Much of the recent discussion regarding China has revolved around the government's national strategy of a "peaceful rise." For many, China can rise peacefully only after it has changed from a communist dictatorship to a multiparty democracy, where officials are chosen in regular elections. However, without liberation from the powerful complex of historical myth and trauma, I worry that a multiparty democracy could lead China into a dangerous development. This is because history and memory issues can be easily used by nationalist leaders as tools for mobilization or for generation of conflicts between a newly democratic China and its old enemies.

For many, China can rise peacefully only after it has changed from a communist dictatorship to a multiparty democracy, where officials are chosen in regular elections. However, without liberation from the powerful complex of historical myth and trauma, I worry that a multiparty democracy could lead China into a dangerous development. This is because history and memory issues can be easily used by nationalist leaders as tools for mobilization or for generation of conflicts between a newly democratic China and its old enemies.

While the whole world is talking about China's "rise," the Chinese like to use another word-"rejuvenation" (fuxing). By choosing the words "rejuvenation," the Chinese emphasize their determination to restore themselves to their former position and glory. The Chinese are pursuing a national rejuvenation, and they have made tremendous improvements in the recent decades. However, concerning this process, the research of this book would suggest that China should not only modernize its financial system and highway network, but also its political system and citizen education. Chinese leaders and elites should recognize that their dream of restoring China's long lost glory should actually be geared more towards a realistic and less nationalistic goal of nation-building.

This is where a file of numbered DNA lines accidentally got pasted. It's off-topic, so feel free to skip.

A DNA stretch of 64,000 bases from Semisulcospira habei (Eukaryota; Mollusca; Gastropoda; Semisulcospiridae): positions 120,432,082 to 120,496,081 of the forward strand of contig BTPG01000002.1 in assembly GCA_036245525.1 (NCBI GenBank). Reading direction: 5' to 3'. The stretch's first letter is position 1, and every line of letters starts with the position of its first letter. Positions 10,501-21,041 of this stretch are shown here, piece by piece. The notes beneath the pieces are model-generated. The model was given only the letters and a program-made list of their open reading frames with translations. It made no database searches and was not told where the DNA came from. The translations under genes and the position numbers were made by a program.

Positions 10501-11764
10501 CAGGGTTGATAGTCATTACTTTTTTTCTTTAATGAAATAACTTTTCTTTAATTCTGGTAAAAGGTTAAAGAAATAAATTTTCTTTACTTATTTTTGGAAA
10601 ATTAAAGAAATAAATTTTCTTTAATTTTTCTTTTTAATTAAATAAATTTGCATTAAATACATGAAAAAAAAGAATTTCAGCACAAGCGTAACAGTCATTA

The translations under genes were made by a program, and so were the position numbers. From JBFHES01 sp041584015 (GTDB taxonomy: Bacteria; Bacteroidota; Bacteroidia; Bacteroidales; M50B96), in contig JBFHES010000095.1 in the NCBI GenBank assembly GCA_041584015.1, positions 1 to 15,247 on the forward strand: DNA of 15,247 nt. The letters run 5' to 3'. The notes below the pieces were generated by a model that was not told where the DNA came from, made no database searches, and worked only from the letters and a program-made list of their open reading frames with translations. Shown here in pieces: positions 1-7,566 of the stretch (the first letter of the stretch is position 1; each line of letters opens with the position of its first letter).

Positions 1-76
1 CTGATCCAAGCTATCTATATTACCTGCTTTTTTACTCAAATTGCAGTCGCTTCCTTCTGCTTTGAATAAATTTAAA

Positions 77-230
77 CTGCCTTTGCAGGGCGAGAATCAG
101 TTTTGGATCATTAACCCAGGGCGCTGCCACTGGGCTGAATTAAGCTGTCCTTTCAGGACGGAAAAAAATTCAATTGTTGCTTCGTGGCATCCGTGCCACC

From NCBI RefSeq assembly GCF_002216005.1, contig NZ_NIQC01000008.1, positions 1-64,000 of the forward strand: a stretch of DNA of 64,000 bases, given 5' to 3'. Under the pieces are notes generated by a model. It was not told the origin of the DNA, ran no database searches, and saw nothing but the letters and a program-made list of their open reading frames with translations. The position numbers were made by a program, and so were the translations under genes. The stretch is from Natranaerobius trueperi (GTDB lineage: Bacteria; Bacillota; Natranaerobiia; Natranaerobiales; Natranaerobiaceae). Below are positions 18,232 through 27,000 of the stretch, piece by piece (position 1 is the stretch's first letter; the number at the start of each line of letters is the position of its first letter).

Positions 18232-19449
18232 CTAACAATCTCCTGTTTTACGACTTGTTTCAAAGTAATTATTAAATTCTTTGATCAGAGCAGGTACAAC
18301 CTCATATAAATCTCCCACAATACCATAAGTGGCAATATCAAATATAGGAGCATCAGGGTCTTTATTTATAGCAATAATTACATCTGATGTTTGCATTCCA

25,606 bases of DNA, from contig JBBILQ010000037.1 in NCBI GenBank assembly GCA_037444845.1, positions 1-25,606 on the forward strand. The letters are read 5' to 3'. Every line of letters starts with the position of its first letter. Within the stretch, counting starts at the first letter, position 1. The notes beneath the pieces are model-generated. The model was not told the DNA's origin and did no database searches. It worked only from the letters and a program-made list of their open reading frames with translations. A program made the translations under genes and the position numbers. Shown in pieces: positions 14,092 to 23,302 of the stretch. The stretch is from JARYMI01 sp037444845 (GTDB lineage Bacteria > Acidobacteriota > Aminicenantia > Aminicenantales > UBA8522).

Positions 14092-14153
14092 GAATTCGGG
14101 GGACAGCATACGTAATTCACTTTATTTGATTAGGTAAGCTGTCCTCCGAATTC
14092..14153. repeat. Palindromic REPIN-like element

I left Xuzhou the next day and flew to Shenzhen, China's pioneering city of economic reform. My flight was delayed for two hours. We were told the city was currently experiencing the largest-ever demonstration in its history, and the protests turned violent when many Japanese-made cars were attacked and burned. As the result, the policemen had to conduct major traffic control.

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Zheng Wang is a Public Policy Scholar at Woodrow Wilson International Center for Scholars. He is an associate professor in the John C. Whitehead School of Diplomacy and International Relations at Seton Hall University in New Jersey. He has been a Jennings Randolph Senior Fellow at the United States Institute of Peace (USIP) and is a member of the National Committee on United States-China Relations (NCUSCR).